COCO Dance Talk 1
We're starting off 2022 with a new feature: articles about dance on our COCO website. The first two are discussions about works from our COCO 2021 show. Here's the first one.
The Sweet Liberation of Spaces
December 17, 2021
Still from A K U Z U R U's
"Scrolls Between Spaces"
The 2021 COCO Dance Festival commenced online for a second year in a row highlighting contemporary choreographers from the Caribbean region and beyond. Having to attend online again prompted me to think about the current landscape of the dance field, where are we headed, what is the role technology plays in the continued development of the dance field, how has the field shifted and how will it continue to shift into the future? Through interviews with Trinidadian choreographers A K U Z U R U, Amir Hall, and Kieron Sargeant whose works were presented in this year’s festival, I gained insight into their approach to their creative processes during these times, the dance industry of Trinidad and Tobago, their experiences with dance and film, and how they approach and view technology in relation to the dance field in the country. As member of the performative community, I was very interested to hear their first-hand perspective. Some of our conversations centered around the sweetness of being in person, the liberation provided through human connection and navigating spaces both virtual and physical.
Throughout the pandemic, the dance field has shifted to make space for virtual dance practice, teaching, and education. Although very beneficial, Kieron talks about some of the social constructs that one must navigate such as time zones, lack of space, technological glitches, mental health, other people/things that would get in the way when dancing. With the work he created for COCO, his process enabled him to be in person, a wonderful opportunity given the lack of in-person opportunities throughout the pandemic. Although in person, a new restriction to navigate was the masks and lack of visibility of the dancers’ face. What does dancing with a mask change and what does it say to the audience? A K U Z U R U’s work “Scrolls Between Spaces” transcends the audience through time and space and serves as a challenge to the individual to look internally especially during these times. For A K U Z U R U, creating performance art for film is no new feat. As part of her artistic practice, she connects all disciplines to show the power of combination of art forms. The work explores different epochs in geological time showing the immeasurable nature of time; an intriguing concept in today’s climate where we have been living in a pandemic with no clear end in sight.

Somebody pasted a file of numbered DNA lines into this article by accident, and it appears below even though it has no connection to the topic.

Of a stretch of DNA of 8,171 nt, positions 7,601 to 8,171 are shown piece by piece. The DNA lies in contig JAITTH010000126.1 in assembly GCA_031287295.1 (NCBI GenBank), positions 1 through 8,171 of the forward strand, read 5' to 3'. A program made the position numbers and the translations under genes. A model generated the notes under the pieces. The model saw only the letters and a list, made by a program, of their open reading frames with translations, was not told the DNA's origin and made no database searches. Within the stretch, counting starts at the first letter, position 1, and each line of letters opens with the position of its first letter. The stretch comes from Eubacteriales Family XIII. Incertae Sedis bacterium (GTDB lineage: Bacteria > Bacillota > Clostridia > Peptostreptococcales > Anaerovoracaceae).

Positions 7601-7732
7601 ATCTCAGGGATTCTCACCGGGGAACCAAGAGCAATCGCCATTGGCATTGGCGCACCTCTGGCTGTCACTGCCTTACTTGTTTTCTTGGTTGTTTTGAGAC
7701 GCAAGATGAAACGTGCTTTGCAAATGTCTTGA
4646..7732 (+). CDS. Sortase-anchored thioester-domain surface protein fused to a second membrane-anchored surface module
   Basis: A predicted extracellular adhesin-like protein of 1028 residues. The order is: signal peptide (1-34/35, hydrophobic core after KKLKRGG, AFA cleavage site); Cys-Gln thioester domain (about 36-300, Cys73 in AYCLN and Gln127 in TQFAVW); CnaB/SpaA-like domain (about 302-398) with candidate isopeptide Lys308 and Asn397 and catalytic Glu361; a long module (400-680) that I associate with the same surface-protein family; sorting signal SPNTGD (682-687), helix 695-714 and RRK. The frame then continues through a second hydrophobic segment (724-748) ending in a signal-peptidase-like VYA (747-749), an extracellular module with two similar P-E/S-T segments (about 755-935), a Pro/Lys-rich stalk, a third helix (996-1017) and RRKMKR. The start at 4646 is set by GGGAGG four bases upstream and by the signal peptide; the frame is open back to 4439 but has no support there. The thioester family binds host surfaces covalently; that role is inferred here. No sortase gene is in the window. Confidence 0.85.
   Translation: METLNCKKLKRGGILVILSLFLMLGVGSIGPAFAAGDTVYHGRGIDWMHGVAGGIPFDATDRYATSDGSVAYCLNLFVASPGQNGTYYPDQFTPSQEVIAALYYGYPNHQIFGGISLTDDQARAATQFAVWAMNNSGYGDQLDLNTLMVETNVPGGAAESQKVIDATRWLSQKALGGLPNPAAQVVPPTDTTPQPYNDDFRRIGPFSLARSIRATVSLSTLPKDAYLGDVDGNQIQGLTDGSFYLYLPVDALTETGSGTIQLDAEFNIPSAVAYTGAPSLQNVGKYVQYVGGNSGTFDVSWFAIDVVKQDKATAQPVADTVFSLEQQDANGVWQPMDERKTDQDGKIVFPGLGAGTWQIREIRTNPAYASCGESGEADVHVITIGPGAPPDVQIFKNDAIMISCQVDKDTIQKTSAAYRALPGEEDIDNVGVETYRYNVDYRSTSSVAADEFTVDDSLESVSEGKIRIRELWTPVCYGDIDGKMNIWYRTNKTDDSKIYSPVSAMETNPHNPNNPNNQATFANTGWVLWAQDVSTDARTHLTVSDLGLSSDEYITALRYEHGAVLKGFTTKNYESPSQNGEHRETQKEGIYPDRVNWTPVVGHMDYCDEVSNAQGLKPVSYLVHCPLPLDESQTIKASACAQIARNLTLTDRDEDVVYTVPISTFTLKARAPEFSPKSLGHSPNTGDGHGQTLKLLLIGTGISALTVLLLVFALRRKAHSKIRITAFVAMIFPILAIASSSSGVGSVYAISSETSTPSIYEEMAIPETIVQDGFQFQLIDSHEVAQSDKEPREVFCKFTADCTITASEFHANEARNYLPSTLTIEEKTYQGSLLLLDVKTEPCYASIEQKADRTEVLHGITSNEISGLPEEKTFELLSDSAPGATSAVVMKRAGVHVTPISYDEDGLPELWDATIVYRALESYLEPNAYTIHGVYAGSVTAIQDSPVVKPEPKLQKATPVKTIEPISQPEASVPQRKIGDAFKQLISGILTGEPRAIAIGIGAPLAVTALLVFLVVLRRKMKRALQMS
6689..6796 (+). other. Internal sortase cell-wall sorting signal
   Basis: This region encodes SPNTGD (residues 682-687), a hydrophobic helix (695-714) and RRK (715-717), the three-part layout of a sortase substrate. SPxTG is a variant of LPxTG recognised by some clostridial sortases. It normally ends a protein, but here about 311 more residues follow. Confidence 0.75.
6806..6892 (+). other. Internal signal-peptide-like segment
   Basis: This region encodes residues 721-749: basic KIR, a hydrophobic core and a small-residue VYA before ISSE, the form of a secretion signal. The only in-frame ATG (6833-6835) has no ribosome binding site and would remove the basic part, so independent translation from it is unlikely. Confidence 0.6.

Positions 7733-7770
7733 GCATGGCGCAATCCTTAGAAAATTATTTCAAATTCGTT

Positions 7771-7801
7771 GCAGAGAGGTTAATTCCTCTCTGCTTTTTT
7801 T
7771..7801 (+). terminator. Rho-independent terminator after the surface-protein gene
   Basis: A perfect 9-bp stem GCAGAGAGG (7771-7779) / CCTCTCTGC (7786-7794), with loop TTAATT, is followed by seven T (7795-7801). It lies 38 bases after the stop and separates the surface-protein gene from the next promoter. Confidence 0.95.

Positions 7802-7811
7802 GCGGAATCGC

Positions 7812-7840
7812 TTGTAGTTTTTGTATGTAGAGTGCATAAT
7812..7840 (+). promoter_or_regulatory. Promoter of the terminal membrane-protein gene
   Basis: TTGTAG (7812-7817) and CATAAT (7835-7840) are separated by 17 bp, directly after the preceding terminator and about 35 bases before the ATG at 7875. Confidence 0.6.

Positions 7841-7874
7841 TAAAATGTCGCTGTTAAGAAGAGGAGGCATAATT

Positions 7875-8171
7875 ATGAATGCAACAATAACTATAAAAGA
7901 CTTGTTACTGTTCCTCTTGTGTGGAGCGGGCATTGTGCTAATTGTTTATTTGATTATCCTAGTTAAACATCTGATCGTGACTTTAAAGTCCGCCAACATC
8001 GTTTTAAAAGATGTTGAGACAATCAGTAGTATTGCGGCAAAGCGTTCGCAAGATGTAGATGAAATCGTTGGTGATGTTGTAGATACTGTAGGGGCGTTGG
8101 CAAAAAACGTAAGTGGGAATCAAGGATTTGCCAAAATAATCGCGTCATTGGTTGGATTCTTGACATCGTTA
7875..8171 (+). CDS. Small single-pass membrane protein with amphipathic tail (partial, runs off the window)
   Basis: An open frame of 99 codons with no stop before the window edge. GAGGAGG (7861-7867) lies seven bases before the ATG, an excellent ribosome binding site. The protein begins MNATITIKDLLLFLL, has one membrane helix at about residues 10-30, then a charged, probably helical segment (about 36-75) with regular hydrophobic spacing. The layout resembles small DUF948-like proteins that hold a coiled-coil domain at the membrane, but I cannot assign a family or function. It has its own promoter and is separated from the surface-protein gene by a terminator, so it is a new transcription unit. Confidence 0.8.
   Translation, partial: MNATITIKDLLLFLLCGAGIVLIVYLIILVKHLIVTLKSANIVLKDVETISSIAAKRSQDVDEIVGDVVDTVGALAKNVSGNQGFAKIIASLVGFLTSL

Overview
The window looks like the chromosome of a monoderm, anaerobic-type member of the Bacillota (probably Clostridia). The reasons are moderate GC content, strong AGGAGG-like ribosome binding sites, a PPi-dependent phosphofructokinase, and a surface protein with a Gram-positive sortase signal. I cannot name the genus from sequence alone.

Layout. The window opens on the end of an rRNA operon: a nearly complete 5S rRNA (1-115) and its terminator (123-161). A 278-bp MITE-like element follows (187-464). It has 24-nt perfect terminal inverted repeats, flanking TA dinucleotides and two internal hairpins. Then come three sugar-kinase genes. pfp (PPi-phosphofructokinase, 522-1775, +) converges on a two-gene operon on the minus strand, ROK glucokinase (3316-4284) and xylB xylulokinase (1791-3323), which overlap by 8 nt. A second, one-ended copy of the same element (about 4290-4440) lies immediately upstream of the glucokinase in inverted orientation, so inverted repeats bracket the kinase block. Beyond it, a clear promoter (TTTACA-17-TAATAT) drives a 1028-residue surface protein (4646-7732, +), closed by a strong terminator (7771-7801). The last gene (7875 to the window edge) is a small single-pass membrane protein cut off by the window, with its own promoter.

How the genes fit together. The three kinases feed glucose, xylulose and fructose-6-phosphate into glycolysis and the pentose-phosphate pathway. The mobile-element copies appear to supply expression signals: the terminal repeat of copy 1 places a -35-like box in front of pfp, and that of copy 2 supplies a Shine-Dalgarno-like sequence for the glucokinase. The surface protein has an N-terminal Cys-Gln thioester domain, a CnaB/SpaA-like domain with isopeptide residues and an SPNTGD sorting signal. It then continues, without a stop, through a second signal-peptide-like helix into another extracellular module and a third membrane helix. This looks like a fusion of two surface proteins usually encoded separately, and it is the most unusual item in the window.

Art as a healing practice; Art as a means of communication; Art as means of creating a space for a community; Art as a mean of sharing the voice of a community. The driving force of Amir’s artistic practice is the utilization of art as a means of healing. In their work presented at the festival, they are paying homage to Trinidad and Tobago as a space that has a name for people of the queer community. By centering queer voices and stories, they explore themes of identity, desire, and intimacies (or lack thereof due to the pandemic). Amir says “…the privilege and burden of being compelled to do this work”, a statement that when unpacked can be related to by all artists. For Amir dance is a healing practice and to realize the shift in motivation and mindset that exists when you are tired and the question becomes, how do you push through when you are tired?
Kieron, A K U Z U R U, and Amir believe that in-person dance training and performances can never be replaced as there are certain intricacies that can be missed or overlooked during virtual performance and education. The dynamics and visceral response evoked during a live performance do not exist in the same capacity when translated through the screen. The interpersonal relationship created between dancers and audience members are irreplaceable. A K U Z U R U says, “The smell of the work, the texture of the work, the feeling of what the work does for you… can’t be translated on film”. Knowing and examining both the advantages and disadvantages provided by technology, the question becomes what does the future of the field look like and how can artists be supported in their practices?
As the dance world continues to evolve and shift, within Trinidad and Tobago it would be important to create spaces and put people in positions of power to support the arts and foster conversations that enable people to see the value of dance. One idea Kieron suggested was having people who are already involved within the arts community to become a part of the governmental bodies that provide artist funding and resources. He believes that the country needs someone who will push the narrative of artists forward and who understands how to organize such structures that are made for artists by artists. Artists can seek international opportunities such as higher education, funding, fellowships that will provide them with a breadth of knowledge to bring back home to share with others. Through community-building, knowledge sharing and the preservation and proliferation of dance, the field within Trinidad and Tobago will continue to thrive for years to come. Let us continue to find the sweetness within the art form, and relish in the liberation provided by movement in all spaces we occupy.
Makayla Peterson is the founder and artistic director of Monét Movement Productions: The Collective, and a member of the dance company, Enya Kalia Creations. She is also an editorial and administrative intern at Black Dance Magazine and the Programme Coordinator at the New York City based, MOVE|NYC|.